Originally Published 2018-06-19 08:55:10 Published on Jun 19, 2018
Many roadblocks: Uncertainty over assumption island

When Seychelles President Danny Faure arrives in New Delhi for his first visit to India between June 25 and 26, talks on Assumption Island are expected to take centre-stage despite media reports suggesting there would no further discussions on the issue.

This meeting will be third meeting between Faure and PM Modi this year, thereby, testifying to the importance both leaders attach to each other and to the growing India-Seychelles bilateral relations.

The island nation of Seychelles, strategically located in the context of sea lanes of communication (SLOC), has long been an Indian ally. Both India and Seychelles, since the latter’s independence in 1976, have shared a multi-faceted partnership, and excellent friendship, one which is based on mutual respect and on trust.

Both nations share common aspirations of peace and sustainable development for respective nations and their people. As a result of all this, a unique relationship of mutual respect and trust has been developed between the two countries, and this is not dictated by big-small country play-offs.

The government of Seychelles, based in Victoria on Mahe Island, is 1,135 kilometers (705 miles) northeast of Assumption Island. Human development, dignity, and aspirations of Seychellois remain at the core of this small island nation with a population of 95,000 people.

Seychelles has an extensive and vast Exclusive Economic Zone (EEZ) of about 1.3 million square kilometer (500,000 square mile). This EEZ is practically of the size of South Africa’s and twice of Madagascar. With such an extensive EEZ, it became clear that it was not possible for the island nation to build capacity and have the necessary assets.

Therefore, over the last 40 years, India has extended technical cooperation in defence and security sectors. With India’s support, Seychelles has been able to build its own defence forces.

India’s defence and security cooperation with Seychelles is well-established. In 2017, 11 Indian Naval Ships (INS) visited Seychelles and there have been 8 visits so far this year.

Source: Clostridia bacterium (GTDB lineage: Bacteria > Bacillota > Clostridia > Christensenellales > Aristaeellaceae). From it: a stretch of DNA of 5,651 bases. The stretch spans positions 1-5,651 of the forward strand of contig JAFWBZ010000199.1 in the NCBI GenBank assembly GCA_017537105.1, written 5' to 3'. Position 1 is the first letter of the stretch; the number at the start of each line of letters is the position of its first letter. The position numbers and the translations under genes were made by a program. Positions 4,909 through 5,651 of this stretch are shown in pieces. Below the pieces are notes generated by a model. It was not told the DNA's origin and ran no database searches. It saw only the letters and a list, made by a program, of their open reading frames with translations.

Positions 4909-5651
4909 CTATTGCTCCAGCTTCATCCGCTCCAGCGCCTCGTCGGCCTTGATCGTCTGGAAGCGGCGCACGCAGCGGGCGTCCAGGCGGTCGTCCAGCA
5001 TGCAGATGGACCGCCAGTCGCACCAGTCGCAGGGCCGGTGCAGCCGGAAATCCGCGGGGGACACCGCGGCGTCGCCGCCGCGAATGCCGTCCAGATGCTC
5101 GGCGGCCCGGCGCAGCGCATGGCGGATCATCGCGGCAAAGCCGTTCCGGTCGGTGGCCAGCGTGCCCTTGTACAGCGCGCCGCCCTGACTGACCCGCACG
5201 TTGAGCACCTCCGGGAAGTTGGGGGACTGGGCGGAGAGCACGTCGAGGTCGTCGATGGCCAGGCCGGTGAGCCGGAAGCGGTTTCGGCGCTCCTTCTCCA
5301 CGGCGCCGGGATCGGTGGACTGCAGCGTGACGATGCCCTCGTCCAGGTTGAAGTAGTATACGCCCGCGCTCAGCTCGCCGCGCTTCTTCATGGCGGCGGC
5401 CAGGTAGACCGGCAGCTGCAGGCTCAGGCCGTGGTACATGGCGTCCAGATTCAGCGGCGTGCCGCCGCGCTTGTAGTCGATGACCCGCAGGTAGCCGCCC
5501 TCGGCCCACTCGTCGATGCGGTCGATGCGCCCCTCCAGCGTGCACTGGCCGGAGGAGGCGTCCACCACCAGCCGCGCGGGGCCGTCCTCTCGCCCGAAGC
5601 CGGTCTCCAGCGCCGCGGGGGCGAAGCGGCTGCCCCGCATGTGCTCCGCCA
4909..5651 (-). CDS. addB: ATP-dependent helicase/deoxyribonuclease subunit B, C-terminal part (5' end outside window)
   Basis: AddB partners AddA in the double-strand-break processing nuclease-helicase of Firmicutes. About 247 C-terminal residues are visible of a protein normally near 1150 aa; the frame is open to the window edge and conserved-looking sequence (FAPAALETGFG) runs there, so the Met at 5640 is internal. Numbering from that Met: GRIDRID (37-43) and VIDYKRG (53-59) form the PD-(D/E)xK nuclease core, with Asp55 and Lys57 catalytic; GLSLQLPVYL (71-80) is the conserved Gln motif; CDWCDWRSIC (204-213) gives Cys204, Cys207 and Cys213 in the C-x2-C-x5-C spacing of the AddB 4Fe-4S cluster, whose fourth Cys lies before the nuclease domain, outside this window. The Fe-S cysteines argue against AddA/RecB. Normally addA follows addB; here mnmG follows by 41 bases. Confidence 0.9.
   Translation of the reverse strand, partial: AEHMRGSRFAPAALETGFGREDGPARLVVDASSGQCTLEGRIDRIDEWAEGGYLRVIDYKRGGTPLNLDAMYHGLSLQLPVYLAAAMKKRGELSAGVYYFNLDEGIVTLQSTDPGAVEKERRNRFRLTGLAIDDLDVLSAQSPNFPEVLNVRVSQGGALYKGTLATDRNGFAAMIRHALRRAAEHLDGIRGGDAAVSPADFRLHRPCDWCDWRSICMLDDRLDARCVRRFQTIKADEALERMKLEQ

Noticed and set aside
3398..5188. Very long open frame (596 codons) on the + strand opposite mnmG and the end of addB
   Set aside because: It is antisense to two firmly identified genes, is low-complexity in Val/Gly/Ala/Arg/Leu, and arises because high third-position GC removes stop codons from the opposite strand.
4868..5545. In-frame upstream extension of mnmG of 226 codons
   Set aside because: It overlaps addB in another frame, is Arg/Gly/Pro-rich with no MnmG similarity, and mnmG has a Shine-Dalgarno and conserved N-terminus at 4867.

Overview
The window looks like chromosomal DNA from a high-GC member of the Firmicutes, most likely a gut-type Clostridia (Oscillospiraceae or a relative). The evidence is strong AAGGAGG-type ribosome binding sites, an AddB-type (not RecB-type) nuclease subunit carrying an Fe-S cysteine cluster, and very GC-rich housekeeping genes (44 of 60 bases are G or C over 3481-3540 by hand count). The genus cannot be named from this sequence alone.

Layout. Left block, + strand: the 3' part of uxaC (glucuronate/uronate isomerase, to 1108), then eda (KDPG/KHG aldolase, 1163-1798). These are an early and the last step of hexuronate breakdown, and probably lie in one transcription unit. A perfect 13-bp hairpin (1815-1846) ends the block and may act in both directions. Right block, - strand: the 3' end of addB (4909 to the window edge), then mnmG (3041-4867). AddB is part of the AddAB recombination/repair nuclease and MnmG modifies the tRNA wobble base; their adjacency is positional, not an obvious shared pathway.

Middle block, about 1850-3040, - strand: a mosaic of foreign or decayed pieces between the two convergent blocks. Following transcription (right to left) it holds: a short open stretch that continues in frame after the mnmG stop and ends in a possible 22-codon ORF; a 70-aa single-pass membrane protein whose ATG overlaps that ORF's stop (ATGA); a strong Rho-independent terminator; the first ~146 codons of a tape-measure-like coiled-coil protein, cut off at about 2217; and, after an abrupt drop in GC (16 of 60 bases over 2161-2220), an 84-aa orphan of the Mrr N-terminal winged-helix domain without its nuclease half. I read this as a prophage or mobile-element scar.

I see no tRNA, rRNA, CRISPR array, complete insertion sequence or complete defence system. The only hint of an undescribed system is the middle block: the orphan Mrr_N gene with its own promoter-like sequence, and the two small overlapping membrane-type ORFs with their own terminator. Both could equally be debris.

As much as 50 percent of Seychelles military assets are provided by India, which has also trained around 70 percent of the island nation’s military personnel. India also gave Seychelles Coast Guard a fast track vessel, INS Tarmugli, one Do-228 aircraft, and two Chetak helicopters in 2010.

Apart from this, Indian Navy has deployed Dornier’s and helicopters in Seychelles on a regular basis, and PM Modi also launched the first of 32 planned Coastal Radar Surveillance (CRS) stations in Seychelles. India and Seychelles also conduct regular army-army exercise, termed as LAMITYE, on a biennial basis.

India’s principle aims for setting up a joint naval facility in Assumption are manifold. First, a naval facility, operated jointly by Seychelles Coast Guard and Indian Navy on the strategically located island will be useful to ensure safe passage of shipping vessels and containers in Southern Indian Ocean region, a region which has seen exponential increase in the volume of trade passing through.

Second, the facility will allow Indian Navy to closely monitor the Mozambique Channel and thwart any piracy attempts, since much international trade transits through this region.

???Third, the facility will be a resource for other shipping nations, for example- France. And finally, the joint naval facility can counter and deter Chinese unilateralism and increasing securitization of the Indian Ocean Region (IOR).

Given such strong partnership, the question which now arises is; what is the current status of India’s proposed $550 million ‘joint’ naval facility in Assumption?

On June 4, during a press conference, Faure was quoted as saying, “In next year’s budget, we will put funds for us to build a coastguard facility on Assumption ourselves. It is important for us to ensure that we have a military post in this area”.

This comes after then Foreign Secretary S. Jaishankar signed the new ‘revised’ agreement for the development of Assumption Island. This revised agreement, supported by Faure, described the project as one of “utmost importance” to Seychelles and one that “attests to the kinship and affinity that exists between India and Seychelles”. This revised agreement saw many changes from the original agreement.